Hong Kong specialist in child medicine banned
Baby subject to ‘indiscriminate prescription of steroids’, Medical Council told
A paediatrician has been banned from practising for three months without suspension after he was found guilty of seven charges of professional misconduct.
Dr Wilson Fung Yee-leung, a former vice-president of the Medical Association, who has been a practising paediatrician since 1998, was accused of charges including inappropriately prescribing two types of steroids to a 10-month-old boy and administering excessive dosages of the drug from December 2010 to January 2011.
“I have nothing to say and I would let the public be the judge. I think I have done the best for the patient,” Fung said after the hearing at the Medical Council on Tuesday.
The council heard that the baby, whose name was not disclosed, was first referred to Fung by his mother on December 31, 2010, after he displayed symptoms of cold or influenza.
When he did not show any improvement, the council was told Fung prescribed inhaled steroids without sufficient clinical evidence to prove the boy was suffering from acute bronchiolitis, a condition that may be treated by such medication.
The council said any quantity of steroids would be “high and excessive” to the boy if he did not suffer from a condition that required the drugs.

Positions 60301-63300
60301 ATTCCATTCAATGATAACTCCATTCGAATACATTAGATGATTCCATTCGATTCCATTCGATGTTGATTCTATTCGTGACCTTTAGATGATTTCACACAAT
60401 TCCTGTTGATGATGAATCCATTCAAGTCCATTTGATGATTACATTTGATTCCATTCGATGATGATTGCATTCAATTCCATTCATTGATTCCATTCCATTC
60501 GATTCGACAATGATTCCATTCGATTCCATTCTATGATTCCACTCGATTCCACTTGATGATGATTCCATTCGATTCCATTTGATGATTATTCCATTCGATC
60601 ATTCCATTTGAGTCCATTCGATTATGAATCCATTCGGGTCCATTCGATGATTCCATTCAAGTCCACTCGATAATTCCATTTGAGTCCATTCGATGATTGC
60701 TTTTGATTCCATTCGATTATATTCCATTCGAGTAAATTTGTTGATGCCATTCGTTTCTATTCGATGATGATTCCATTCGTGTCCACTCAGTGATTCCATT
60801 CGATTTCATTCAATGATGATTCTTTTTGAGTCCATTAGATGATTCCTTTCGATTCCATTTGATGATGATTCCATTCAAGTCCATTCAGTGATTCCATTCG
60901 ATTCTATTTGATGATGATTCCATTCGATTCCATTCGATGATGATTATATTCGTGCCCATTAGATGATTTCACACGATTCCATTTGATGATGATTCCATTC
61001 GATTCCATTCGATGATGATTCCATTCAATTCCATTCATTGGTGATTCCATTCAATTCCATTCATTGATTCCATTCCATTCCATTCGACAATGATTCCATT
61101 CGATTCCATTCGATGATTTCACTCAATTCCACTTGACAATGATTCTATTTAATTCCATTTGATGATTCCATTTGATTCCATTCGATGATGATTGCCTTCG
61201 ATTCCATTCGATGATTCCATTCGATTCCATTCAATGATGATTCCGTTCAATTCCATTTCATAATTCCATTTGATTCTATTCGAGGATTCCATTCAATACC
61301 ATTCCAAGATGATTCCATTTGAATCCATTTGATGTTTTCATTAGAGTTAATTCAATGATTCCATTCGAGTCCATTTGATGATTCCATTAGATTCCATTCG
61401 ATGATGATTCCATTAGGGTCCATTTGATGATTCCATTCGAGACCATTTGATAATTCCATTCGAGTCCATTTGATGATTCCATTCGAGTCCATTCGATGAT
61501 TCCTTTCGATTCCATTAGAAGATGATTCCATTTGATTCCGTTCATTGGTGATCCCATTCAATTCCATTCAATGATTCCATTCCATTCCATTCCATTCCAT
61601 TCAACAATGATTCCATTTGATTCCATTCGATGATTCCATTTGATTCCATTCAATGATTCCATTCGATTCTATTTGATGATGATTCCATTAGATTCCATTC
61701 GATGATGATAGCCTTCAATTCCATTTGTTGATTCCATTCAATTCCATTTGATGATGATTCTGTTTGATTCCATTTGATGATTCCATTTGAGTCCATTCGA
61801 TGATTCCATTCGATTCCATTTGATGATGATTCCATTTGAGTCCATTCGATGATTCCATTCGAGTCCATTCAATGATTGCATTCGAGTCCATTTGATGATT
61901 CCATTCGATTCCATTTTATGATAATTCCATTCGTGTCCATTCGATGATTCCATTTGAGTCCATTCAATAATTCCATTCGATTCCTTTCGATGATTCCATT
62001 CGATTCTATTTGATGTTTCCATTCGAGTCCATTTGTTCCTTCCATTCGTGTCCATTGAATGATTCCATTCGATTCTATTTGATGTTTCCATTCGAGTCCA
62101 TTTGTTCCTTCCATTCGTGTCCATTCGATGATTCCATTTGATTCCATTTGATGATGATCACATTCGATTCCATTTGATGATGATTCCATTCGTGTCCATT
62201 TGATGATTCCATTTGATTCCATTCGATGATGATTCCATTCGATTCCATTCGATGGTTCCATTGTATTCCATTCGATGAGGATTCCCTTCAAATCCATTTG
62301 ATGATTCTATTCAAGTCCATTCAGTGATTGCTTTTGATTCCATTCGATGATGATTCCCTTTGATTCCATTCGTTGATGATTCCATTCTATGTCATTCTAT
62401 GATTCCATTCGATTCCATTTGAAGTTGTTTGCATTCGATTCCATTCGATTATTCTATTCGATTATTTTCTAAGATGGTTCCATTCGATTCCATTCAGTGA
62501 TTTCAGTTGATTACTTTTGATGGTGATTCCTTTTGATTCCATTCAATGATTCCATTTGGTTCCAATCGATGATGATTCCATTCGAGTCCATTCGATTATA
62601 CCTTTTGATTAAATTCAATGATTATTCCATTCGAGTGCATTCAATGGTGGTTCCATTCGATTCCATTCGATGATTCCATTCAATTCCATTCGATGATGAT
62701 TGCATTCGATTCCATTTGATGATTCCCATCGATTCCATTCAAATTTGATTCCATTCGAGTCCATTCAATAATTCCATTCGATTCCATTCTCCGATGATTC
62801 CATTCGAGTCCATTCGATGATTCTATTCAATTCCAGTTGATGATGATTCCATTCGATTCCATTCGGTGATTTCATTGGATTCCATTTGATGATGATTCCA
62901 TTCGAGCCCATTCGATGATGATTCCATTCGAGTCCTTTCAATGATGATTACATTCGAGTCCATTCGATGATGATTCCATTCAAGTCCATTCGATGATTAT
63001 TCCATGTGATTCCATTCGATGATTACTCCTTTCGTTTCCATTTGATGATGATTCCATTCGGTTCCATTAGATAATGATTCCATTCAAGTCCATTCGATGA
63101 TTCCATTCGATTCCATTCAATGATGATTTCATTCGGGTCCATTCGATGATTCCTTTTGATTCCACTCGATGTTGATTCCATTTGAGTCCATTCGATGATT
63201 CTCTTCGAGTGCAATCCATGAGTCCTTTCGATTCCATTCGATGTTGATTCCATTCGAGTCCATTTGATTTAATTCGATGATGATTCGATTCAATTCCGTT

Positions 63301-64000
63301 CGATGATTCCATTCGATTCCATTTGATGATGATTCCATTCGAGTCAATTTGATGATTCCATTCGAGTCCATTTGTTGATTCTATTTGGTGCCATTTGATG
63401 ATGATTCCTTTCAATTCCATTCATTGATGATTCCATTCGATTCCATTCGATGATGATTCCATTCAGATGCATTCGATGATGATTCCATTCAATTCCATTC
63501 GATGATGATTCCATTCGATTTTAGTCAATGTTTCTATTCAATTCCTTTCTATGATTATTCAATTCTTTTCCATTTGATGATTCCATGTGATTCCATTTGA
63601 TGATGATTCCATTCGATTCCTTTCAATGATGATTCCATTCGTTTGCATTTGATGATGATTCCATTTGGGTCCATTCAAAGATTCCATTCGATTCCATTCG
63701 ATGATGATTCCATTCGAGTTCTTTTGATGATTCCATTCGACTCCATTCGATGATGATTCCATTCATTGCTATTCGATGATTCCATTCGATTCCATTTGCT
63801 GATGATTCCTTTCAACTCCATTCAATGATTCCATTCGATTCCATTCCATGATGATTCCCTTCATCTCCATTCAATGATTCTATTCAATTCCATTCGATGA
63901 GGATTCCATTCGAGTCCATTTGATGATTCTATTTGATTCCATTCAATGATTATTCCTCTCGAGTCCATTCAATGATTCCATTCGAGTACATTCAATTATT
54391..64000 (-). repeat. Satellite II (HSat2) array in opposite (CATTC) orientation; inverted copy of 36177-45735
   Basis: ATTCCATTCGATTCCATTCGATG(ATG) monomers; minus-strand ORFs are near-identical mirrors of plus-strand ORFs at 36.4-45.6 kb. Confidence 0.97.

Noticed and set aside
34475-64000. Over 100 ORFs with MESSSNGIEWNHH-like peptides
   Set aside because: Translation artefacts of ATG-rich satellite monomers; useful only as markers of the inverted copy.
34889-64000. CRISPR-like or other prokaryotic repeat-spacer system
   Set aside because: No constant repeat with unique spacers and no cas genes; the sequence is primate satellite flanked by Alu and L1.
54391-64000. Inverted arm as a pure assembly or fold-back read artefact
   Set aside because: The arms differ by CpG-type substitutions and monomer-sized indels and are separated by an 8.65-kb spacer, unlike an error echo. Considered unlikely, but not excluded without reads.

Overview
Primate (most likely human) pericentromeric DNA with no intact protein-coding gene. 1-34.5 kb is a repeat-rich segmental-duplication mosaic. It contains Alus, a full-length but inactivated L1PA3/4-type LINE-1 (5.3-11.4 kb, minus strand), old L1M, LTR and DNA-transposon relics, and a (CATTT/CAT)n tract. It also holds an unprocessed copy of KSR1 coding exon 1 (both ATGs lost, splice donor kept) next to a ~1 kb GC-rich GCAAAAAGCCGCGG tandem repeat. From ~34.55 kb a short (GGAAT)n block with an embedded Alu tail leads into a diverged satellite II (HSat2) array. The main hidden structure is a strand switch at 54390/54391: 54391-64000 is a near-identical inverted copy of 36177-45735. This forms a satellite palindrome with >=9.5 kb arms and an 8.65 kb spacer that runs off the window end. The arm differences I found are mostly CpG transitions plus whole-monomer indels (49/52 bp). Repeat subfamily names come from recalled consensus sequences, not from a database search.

Fung was also said to have not discussed a treatment plan with the mother, and not informed her that the prescribed medication contained steroids and had possible side effects.
Professor Felice Lieh Mak, temporary chairwoman of the council, said in the judgment that she was concerned at the “indiscriminate prescription of steroids to a 10-month-old baby”. She added: “Babies are not miniature adults. How they may react to the combined use of steroids is difficult to foresee.”
The boy was described as fortunate not to have suffered harm from the steroids.
Lieh Mak said the decision to remove Fung, who gained his licence as a general practitioner in 1978, from the doctors’ general register for three months without suspensionwas taken because his misconduct was considered to be “rather serious”.
“We found no signs of regret. Even in his plea today he didn’t admit he had done wrong,” she said after the hearing.
Lieh Mak added that Fung only claimed he did not make appropriate records and did not know how to communicate with the mother.
The council’s education and accreditation committee would decide whether anything needed to be done about the specialist qualification in paediatrics held by Fung, she said.